Compassion – Katie Mostek ’18, Head of Arts League
I thought the best way to define compassion was through an example. In the Baldwin community, compassion is very prevalent in my everyday life. Not only do I strive to be as compassionate as possible but I find the students, teachers, and staff harbor deep compassion in all of their actions. But one moment that has stuck with me occurred when I was in the seventh grade. I had just had the worst day of my life. I had two tests, a long swim practice, and was desperately trying to memorize lines for a play I was in at the time. I exited the locker room after swim team and somehow dropped all of my mortal possessions onto the floor of the athletic center. Now this incident is not all too important in the grand scheme of my life, but in that moment, it was all over. I just stood there, too exhausted to even comprehend the fact that I had to pick up my bags. In swooped my friend, Audrey Senior, who is still near and dear to my heart. She helped me pick up my things, but she also could somehow see how utterly bereft I was and paused to ask me about my day. We only talked for a couple minutes, but having someone actually take the time to listen to my venting turned my day around. Even though it did not seem like a huge grandiose act of kindness, I still remember it to this day.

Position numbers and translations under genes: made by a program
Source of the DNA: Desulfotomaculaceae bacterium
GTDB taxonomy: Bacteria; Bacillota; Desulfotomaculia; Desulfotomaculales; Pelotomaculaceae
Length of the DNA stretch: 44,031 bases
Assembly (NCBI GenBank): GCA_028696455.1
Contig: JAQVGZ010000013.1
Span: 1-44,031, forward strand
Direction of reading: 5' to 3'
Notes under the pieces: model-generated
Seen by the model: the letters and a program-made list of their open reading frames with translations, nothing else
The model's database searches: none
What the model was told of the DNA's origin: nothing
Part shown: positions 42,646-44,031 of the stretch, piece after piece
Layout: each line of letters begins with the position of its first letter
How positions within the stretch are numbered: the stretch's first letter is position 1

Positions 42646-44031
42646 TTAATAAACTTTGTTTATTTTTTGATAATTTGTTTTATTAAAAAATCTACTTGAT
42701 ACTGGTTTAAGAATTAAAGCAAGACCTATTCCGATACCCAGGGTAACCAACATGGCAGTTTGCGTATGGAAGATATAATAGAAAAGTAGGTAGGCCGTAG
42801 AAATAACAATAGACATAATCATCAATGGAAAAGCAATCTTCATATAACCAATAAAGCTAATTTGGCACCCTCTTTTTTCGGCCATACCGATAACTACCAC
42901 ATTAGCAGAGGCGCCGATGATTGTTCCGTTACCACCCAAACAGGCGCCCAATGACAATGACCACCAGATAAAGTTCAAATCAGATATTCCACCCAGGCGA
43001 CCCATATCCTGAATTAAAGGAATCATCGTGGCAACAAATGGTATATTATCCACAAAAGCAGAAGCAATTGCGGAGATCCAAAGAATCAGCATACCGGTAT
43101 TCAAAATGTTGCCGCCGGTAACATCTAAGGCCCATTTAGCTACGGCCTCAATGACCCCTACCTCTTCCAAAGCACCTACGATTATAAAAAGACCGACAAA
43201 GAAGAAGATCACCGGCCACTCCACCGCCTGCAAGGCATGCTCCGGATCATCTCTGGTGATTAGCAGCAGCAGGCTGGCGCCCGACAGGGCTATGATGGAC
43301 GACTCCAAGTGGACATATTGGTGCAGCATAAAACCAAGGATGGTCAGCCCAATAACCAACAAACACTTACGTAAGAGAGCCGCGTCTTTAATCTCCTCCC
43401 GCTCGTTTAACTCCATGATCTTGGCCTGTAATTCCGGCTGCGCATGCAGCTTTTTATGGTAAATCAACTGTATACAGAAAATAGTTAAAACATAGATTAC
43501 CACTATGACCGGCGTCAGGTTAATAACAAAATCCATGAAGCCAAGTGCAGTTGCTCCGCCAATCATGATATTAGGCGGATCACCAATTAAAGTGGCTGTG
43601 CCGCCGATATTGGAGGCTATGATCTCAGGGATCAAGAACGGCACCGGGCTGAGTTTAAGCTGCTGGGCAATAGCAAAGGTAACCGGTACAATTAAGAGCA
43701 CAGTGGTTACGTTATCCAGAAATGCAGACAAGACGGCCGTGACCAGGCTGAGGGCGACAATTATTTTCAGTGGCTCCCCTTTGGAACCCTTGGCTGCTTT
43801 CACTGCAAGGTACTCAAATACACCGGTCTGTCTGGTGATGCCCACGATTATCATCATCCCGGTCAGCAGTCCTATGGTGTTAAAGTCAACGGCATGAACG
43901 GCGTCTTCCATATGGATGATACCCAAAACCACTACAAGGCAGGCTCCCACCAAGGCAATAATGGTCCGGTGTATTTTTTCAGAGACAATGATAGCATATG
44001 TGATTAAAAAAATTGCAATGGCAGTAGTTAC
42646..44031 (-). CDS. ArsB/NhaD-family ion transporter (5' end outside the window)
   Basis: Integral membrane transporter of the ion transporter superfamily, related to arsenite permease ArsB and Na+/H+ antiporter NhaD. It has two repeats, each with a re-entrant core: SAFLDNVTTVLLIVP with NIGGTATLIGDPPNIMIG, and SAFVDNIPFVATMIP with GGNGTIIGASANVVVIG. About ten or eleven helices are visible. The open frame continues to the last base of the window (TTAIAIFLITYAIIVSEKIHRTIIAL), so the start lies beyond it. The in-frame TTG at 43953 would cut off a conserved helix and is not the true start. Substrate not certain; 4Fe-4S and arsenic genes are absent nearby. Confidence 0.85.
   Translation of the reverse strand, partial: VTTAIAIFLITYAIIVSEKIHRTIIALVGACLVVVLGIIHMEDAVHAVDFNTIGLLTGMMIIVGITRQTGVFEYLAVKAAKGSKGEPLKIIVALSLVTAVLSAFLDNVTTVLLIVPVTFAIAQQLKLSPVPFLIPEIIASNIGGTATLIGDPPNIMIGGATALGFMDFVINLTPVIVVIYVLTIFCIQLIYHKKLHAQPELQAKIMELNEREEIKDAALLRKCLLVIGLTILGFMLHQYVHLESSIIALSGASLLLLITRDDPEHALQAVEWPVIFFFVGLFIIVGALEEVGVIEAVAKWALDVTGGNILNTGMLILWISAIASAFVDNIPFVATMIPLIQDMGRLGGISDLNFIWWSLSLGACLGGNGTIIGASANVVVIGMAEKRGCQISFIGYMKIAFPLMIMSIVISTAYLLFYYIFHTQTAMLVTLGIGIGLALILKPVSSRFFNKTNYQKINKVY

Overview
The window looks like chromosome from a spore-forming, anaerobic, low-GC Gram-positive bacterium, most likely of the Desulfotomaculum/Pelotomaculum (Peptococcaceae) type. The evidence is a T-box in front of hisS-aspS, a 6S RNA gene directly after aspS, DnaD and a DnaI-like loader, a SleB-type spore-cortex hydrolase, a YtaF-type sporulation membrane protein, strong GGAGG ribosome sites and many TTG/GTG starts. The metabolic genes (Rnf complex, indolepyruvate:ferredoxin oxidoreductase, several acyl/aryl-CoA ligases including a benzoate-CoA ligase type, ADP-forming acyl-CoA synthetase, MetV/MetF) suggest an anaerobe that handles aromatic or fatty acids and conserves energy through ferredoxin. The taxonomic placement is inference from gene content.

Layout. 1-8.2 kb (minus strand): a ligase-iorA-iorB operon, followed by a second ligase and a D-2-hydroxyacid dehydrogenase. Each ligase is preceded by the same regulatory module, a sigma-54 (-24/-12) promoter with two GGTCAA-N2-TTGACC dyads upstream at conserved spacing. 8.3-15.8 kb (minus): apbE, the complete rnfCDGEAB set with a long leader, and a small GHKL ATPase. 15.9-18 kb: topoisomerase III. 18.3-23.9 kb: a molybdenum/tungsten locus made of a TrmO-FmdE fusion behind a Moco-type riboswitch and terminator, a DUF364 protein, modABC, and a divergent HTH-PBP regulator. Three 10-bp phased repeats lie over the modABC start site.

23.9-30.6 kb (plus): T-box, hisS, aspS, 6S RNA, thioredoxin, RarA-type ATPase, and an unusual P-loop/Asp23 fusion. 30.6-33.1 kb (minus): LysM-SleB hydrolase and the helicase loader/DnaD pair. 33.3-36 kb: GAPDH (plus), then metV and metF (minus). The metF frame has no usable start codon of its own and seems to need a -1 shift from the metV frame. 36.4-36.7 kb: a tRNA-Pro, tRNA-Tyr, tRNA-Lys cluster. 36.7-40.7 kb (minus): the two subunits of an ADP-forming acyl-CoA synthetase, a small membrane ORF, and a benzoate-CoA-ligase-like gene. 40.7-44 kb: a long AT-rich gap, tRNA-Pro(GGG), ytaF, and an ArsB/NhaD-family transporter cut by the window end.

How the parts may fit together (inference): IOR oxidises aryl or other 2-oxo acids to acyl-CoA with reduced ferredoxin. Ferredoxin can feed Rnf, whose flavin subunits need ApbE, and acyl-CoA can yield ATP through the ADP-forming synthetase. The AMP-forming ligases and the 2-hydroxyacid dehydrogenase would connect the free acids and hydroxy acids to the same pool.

This is what compassion is to me. It is not a huge commitment, nor is it an expression of blatant pity. It is the ability to recognize when others need help and to actually help them without expecting anything in return. At school and in life, I urge everyone to take time out of their day to not only acknowledge the feelings of others, but to take the time to assist and listen to your community as well. Even the smallest bit of compassion can go a long way.